At first Samantha is able to dismiss the footsteps she hears, as well as the events that befall her as mere coincidence, yet apparitions are much harder to apply logistics to. In the meantime, her sitting sessions with O'Keefe are nothing if not brazen. She finds her body reacting to the strong, lean hands of the sculptor in ways it never has. But the closer Sam comes to relinquishing her fears at the hands of a man she is inadvertently falling in love with, the harder the ghost bride seems to clutch at the darkened rooms of Thornleigh mansion.
Then one afternoon as Sam is jogging along the beach, she stumbles upon an old withered clapboard beach house where O'Keefe's cook resides. The cook is dazed, stuffing a doll...and speaks absently of the unknown. Smothering of filth and mold, Sam is horrified to see she is standing in a room filled with hundreds of stuffed porcelain dolls...all with the same empty expression, one haunted replica after another...all damaged by water and mold in one huge, shelved heap. It is then she realizes that Thornleigh is haunted, through and through...but what torments the ghost to the point that she has to pour her mourning across the old house and into it's every inhabitant?
As Sam falls more deeply to the affectionate charms of O'Keefe, she also finds herself falling into the story of a haunted bride, a bride scorned, a bride murdered in a selfish act of hatred and betrayal...and Sam is playing a firsthand role at the edge of a cliff, where the ghost drags her with icy, ashen fingers...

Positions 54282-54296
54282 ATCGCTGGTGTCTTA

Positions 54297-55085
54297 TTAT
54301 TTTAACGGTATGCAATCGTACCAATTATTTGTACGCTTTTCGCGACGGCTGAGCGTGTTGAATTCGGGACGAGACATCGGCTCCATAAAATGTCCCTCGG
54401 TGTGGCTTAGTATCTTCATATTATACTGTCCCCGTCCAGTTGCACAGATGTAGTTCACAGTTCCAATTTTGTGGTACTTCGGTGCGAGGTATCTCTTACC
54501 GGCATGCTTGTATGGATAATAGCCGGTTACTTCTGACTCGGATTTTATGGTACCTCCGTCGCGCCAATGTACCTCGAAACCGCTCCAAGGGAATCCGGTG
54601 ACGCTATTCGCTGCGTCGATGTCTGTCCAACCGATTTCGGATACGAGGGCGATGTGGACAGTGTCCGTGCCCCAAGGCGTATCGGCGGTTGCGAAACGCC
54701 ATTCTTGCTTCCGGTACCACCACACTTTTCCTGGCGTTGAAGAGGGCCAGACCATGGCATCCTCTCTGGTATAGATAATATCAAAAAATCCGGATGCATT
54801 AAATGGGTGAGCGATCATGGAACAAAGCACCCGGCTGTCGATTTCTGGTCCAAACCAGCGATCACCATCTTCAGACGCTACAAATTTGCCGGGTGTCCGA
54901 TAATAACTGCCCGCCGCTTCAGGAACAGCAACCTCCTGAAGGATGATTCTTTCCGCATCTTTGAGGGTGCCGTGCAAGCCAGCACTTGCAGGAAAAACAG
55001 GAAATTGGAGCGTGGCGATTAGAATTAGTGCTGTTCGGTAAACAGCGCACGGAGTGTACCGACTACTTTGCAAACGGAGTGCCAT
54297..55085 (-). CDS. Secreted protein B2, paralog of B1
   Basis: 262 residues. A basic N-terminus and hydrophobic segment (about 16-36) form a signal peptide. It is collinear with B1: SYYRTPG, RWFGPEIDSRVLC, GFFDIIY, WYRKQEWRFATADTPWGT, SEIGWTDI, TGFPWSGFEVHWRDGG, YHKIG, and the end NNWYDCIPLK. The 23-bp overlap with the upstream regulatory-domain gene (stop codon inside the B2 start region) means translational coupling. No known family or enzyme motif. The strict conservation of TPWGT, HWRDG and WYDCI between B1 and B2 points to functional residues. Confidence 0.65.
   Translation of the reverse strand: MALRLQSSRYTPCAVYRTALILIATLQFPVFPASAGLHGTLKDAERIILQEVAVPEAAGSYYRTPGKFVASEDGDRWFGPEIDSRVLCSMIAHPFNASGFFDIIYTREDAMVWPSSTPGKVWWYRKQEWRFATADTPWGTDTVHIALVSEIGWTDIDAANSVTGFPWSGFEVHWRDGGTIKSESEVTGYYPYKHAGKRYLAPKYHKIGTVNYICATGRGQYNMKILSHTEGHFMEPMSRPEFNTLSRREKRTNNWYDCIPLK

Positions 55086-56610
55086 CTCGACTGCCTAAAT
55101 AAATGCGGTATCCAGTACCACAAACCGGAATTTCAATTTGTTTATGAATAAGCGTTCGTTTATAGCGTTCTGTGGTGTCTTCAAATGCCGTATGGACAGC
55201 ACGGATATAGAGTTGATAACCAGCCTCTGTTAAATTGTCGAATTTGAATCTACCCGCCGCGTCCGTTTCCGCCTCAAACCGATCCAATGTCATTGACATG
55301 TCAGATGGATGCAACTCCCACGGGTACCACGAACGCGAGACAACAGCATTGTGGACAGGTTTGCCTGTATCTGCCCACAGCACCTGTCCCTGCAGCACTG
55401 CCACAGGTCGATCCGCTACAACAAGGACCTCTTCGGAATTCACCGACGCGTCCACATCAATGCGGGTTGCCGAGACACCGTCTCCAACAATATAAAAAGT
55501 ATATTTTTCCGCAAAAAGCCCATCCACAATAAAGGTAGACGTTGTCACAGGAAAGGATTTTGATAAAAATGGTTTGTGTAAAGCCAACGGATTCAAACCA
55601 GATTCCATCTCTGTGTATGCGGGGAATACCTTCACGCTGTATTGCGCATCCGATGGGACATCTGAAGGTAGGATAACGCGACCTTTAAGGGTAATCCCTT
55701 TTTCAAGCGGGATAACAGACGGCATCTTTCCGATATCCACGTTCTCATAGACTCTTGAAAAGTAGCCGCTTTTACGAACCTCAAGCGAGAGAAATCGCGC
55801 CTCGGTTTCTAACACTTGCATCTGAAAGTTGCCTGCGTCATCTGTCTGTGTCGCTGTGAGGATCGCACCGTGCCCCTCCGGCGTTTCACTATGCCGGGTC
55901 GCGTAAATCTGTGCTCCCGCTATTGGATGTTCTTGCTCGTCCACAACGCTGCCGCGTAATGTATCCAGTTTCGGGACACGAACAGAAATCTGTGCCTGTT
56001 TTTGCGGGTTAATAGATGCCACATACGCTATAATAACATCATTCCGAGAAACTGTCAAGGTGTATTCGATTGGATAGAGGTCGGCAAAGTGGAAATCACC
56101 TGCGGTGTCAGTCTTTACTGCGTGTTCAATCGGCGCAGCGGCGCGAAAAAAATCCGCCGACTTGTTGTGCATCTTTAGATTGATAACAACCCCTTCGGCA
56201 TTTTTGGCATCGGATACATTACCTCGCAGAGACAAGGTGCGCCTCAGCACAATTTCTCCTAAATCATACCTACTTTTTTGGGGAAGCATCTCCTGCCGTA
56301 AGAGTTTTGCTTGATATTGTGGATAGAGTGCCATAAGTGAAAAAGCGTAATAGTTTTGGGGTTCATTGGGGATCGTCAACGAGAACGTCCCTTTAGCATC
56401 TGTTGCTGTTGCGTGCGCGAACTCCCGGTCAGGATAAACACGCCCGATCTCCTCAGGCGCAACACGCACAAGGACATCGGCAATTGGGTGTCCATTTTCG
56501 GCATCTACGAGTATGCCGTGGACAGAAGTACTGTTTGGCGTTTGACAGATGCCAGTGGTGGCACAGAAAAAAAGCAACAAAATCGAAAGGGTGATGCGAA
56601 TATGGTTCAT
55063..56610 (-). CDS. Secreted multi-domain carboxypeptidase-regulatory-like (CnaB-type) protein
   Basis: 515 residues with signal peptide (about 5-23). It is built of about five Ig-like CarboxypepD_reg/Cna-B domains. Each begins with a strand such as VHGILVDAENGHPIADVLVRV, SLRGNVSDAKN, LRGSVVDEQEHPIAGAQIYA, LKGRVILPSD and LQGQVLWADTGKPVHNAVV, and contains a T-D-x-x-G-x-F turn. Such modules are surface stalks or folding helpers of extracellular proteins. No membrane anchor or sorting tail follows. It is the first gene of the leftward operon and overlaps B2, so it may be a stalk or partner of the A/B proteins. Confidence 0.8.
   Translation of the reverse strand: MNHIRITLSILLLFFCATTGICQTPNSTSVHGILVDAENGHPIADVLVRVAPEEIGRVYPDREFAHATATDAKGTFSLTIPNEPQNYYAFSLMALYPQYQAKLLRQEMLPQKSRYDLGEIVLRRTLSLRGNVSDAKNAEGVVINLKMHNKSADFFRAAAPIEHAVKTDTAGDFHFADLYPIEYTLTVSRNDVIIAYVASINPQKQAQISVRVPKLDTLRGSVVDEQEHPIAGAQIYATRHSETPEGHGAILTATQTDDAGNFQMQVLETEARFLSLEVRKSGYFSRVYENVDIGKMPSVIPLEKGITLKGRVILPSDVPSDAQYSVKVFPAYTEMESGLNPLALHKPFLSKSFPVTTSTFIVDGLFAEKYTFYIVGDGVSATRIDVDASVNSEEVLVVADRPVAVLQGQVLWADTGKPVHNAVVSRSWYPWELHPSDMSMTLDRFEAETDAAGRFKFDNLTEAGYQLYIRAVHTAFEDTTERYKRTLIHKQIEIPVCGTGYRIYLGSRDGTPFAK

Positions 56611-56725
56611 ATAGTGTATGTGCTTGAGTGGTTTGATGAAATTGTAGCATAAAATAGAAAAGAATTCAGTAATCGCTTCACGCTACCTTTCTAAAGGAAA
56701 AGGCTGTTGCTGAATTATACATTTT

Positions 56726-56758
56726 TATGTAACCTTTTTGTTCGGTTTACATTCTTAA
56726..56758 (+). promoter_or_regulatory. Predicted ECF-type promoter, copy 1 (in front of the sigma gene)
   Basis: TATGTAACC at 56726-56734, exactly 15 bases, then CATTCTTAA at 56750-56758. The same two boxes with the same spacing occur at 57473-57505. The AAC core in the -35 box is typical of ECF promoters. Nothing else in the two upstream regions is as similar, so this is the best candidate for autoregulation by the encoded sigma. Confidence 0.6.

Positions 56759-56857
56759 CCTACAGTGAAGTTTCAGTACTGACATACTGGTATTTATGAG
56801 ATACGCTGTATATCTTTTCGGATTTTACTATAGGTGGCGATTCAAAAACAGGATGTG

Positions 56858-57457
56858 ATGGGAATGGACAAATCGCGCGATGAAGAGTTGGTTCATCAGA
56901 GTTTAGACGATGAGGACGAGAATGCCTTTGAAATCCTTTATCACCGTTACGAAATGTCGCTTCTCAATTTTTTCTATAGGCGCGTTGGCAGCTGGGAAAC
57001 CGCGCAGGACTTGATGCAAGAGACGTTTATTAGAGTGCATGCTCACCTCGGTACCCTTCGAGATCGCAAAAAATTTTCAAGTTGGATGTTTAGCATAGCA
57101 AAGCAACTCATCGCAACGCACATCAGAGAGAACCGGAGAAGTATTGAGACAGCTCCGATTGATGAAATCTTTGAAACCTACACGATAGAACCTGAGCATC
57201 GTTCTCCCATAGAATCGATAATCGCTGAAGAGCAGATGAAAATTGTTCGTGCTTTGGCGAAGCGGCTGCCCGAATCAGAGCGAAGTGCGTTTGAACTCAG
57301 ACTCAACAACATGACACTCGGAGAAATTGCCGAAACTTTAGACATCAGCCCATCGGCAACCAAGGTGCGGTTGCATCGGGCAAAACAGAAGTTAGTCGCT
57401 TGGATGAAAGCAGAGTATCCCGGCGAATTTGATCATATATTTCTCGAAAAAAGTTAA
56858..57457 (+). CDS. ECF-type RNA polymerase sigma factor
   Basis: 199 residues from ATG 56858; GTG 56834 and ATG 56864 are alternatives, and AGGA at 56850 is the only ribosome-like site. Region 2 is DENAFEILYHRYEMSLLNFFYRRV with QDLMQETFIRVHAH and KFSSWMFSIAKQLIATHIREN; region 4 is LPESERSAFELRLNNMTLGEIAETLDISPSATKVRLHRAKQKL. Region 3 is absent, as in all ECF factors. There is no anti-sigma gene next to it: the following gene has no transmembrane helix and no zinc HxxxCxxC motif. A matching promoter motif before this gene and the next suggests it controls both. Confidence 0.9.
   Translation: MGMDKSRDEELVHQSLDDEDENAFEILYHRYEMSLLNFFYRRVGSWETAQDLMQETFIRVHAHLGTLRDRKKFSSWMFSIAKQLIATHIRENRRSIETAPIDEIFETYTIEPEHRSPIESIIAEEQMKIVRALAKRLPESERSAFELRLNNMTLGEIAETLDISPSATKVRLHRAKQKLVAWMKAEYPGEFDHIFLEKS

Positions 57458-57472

Will she survive to tell the story, or will she again fall victim to a ruthless crime, albeit supernatural and unbelievable?
This was the very first book I read in the Harlequin EShivers attempt at reviving the original vintage gothic, and let me tell you, I was NOT left wanting with this read. Barbara weaves a fantastic tale of mystery in the guise of an artist haunted by a ghost. She gives an unbelievable devotion to imagery so fantastic that you'll find yourselves hovering in the mists of the weeping statue garden, every one of them trapped by time and anguish. I was haunted, yet horrified and drawn in by the tale of the dollmaker/cook in the clapboard shack. The mystery is so enmeshed in gothic elements of the old style that you'll feel you've picked up a masterpiece from the 60's. The passion that ignites between O'Keefe and Sam will not leave you wanting, either. And the tragic story of Thornelighs ghost is not one you'll soon forget. I was also surprised and appreciative how brave the heroine was in this story, as well as the haunting attractiveness of the hero. This is just one fantastic book that I could not put down! Thus, the timeless gothic romance has been reborn!